Archive for the ‘Creatures’ Category

The Bug Hotel: Free City Accommodation!

In Creatures, Improvements on October 12, 2013 at 2:51 pm


This Wildlife Stack, or Bug Hotel, consists of recycled construction materials like wooden pallets and perforated bricks combined with natural materials to create various habitat opportunities for invertebrates. An ad in the bug classifieds would read: “accommodation free on a first come first served basis, extended family occupation encouraged, utilities included; located amidst 1 acre of private gardens, with gated entry, and a garden penthouse on the roof!”

“Rooms” include natural habitat like hollow phragmites reeds (ideal for pollinators like orchard mason bees, Osmia lignaria and O. cornifrons), straw, earth-packed perforated and cellular bricks, broken clay pots, sphagnum moss, bamboo, panicum grass stems (winter habitat for the beneficial minute pirate bug Orius insidiosus), stacked pine and maple bark, spruce cones, pine needles, stones and gravel, oak and maple leaves (for overwintering ladybugs), and even recycled inverted tactile pavers at the ground level which make this hotel ADA (Americans with Disabilities Act) compliant for blind or visually impaired bugs like ground beetles and earthworms!

Wildlife Stack The Wildlife Trusts UK“Wildlife Stack”, The Wildlife Trusts, UK

Insect Hotel at the Durrell Wildlife Conservation Trust Jersey“Insect Hotel” at the Durrell Wildlife Conservation Trust, Jersey

Insect Condo in Scotland“Insect Condo” in Scotland

my initial salvage for a bug pallet stack hotelour initial salvage ~ ironically (see the Open Letter to the DC Deputy Mayor for Planning and Economic Development on our main page), these materials, including wooden palettes, iron gratings, and various pieces of fencing, nails, and wire, were all salvaged from the ongoing gentrification in our community…

initial construction 1initial construction ~ hollow phragmites reeds, straw, earth-packed perforated and cellular bricks, broken clay pots, sphagnum moss, bamboo, panicum grass stems, oak and maple bark, spruce cones ~ two more storeys to go and then the “roof”…

initial construction 2“this building under construction”, three out of five storeys completed…

initial construction 4th storeyfourth storey underway…

initial construction ADAand now we are ADA (Americans with Disabilities Act) compliant ~ as required by DC law for all pedestrian crossings, we salvaged inverted tactile pavers from the road renovation on K St to place in our Bug Hotel at the ground level for the blind or visually impaired invertebrates…

initial construction 5th storeythe fifth and final storey including stacked pine bark, sphagnum moss, pine straw, and perforated bricks holding packed earth ~ next up, the penthouse garden…

finish 2and finally, as of April 2013, the penthouse garden which will be planted with various sedum salvaged from the new NPR building greenroof project on North Capitol St.


New Entry: the Bug Hotel with penthouse garden compete (and now some solitary bee spp. already moved in!), October 2013



The Third Gender

In Creatures on May 7, 2013 at 11:34 am

worm farm

“without the work of this humble creature who knows nothing of the benefits he confers upon mankind, agriculture, as we know it, would be very difficult, if not wholly impossible” (Charles Darwin)

Eisenia fetida, known under various common names such as redworm, brandling worm, panfish worm, trout worm, tiger worm, and red wiggler, is a species of earthworm adapted to decaying organic material. These worms thrive in rotting vegetation, compost, and manure. At The Farm at Walker Jones we raise these worms to produce vermicasts which is the end-process of the breakdown of organic matter by these worms which acts as a super fertiliser. We either add the vermicompost directly to our crop rows, or use it as our potting soil for germinating our seedlings.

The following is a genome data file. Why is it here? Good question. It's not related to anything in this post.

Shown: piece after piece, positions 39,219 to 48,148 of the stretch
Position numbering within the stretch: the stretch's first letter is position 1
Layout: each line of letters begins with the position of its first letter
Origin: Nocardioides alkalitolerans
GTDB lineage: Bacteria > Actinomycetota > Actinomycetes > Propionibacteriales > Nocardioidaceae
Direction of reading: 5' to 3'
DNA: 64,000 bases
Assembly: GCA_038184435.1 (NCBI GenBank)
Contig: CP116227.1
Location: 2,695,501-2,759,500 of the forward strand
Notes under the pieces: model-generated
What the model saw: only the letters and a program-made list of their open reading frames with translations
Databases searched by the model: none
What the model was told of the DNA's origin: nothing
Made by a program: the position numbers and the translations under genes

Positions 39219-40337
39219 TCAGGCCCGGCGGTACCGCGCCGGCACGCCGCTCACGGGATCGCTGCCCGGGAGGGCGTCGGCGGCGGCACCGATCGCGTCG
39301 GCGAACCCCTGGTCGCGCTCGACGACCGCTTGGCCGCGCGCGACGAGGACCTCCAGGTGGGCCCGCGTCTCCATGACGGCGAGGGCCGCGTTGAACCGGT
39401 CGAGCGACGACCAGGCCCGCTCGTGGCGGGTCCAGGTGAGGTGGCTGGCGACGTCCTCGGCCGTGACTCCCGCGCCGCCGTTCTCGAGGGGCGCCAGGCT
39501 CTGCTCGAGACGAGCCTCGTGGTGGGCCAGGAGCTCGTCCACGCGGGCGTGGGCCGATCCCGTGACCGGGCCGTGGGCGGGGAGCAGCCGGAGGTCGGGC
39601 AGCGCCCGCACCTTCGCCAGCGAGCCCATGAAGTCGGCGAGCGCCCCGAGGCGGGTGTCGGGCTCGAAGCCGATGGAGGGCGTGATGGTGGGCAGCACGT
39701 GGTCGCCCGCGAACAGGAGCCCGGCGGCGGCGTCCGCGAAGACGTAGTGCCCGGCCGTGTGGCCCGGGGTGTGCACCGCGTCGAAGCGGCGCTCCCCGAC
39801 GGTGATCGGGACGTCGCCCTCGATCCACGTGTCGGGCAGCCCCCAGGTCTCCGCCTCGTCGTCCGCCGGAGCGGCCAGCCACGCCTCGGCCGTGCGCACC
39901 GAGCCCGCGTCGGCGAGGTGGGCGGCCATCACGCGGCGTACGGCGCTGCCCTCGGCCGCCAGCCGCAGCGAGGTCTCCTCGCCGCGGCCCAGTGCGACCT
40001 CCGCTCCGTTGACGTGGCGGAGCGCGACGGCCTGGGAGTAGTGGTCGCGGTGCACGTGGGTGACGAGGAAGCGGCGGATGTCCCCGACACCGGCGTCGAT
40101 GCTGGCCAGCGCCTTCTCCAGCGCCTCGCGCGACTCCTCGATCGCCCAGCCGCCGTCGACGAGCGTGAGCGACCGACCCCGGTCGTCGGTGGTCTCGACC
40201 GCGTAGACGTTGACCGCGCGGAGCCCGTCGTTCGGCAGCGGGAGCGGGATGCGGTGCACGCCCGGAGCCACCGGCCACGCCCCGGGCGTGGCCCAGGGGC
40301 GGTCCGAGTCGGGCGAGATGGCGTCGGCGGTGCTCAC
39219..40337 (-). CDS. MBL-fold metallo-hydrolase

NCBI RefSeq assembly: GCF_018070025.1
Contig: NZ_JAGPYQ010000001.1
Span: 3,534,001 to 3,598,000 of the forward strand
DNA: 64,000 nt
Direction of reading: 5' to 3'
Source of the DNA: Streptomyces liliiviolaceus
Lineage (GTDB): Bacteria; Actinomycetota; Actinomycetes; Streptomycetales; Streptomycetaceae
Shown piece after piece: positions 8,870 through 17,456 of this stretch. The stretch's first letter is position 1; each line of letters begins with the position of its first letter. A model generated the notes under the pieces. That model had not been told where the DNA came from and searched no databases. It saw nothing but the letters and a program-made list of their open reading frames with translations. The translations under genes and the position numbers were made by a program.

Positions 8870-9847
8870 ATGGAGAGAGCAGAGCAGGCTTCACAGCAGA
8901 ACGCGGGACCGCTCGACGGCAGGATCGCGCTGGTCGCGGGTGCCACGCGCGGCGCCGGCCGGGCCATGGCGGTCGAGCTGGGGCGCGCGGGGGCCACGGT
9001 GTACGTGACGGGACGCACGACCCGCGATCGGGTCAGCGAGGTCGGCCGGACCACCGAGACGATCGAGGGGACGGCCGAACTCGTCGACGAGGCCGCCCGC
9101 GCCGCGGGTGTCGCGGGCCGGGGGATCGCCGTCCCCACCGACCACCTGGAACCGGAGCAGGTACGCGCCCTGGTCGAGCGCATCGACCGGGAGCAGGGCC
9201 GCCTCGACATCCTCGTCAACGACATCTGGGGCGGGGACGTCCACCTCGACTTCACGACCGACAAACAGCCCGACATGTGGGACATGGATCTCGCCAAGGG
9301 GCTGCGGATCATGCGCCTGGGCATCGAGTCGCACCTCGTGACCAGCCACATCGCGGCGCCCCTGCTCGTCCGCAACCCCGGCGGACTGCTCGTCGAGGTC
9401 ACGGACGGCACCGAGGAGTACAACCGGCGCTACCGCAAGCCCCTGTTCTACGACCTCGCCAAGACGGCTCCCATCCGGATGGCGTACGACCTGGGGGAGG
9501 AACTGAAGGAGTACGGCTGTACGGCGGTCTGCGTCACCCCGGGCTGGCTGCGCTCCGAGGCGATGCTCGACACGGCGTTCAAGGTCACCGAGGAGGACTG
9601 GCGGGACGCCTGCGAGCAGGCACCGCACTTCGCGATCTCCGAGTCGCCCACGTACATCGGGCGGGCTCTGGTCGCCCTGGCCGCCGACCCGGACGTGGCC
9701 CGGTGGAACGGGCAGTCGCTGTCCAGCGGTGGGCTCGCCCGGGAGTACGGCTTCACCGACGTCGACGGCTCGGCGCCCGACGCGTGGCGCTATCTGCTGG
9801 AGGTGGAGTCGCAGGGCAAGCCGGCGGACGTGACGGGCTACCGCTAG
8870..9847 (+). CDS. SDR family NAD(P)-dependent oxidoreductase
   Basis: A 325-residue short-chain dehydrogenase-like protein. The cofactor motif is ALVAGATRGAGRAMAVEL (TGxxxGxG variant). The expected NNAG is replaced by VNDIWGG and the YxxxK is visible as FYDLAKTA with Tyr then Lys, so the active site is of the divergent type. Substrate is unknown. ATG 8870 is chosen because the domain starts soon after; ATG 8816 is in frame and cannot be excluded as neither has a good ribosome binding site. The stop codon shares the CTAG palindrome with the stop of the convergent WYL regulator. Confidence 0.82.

As with other earthworm species, Eisenia fetida is hermaphroditic, possessing both male and female sexual organs however two worms are still required for reproduction. The two worms join clitellums, the large orangeish bands which contain the worms’ reproductive organs, and which are only visible during the reproduction process. The two worms exchange sperm. Both worms then secrete cocoons which contain several eggs each. These cocoons are lemon-shaped and are pale yellow at first, becoming more brownish as the worms inside become mature. It takes about two weeks for the up to 12 young to emerge.

For the Birds

In Creatures on June 28, 2011 at 10:58 pm

While some gardeners would prefer not to see so many birds in their well-tended spaces, we welcome our fine-feathered friends to the farm. As we tell the kids, they eat weed seed (less work for you, kids!) and certain insects that could potentially wreak a little havoc with our plant life. And perhaps most importantly, they are pretty. Lest our young urban dwellers start to think that pigeons are the only birds around, we encourage them to notice and maybe even identify the birds they see on the farm.

The winsome creation you see above is the first of what we hope will be many birdhouses on the farm. Our farm operations director, Sarah, picked this one up in Berkeley, California a little while back at an inspiring place called Berkeley Rustic Birdhouses. Where recycled materials become new digs for birds.

The website is a treasure trove of beauties where the difficulty of choosing just one may drive you to distraction. So hard to pick a favorite with choices like this lovely below.

But we will not be buying all the birdhouses we envision for the farm. Our hope is that come fall when the kids come back to school, we can challenge our students to design and build birdhouses of their own, composed of recycled materials that we offer them. Can’t wait to see what our creative and energetic bunch dream up.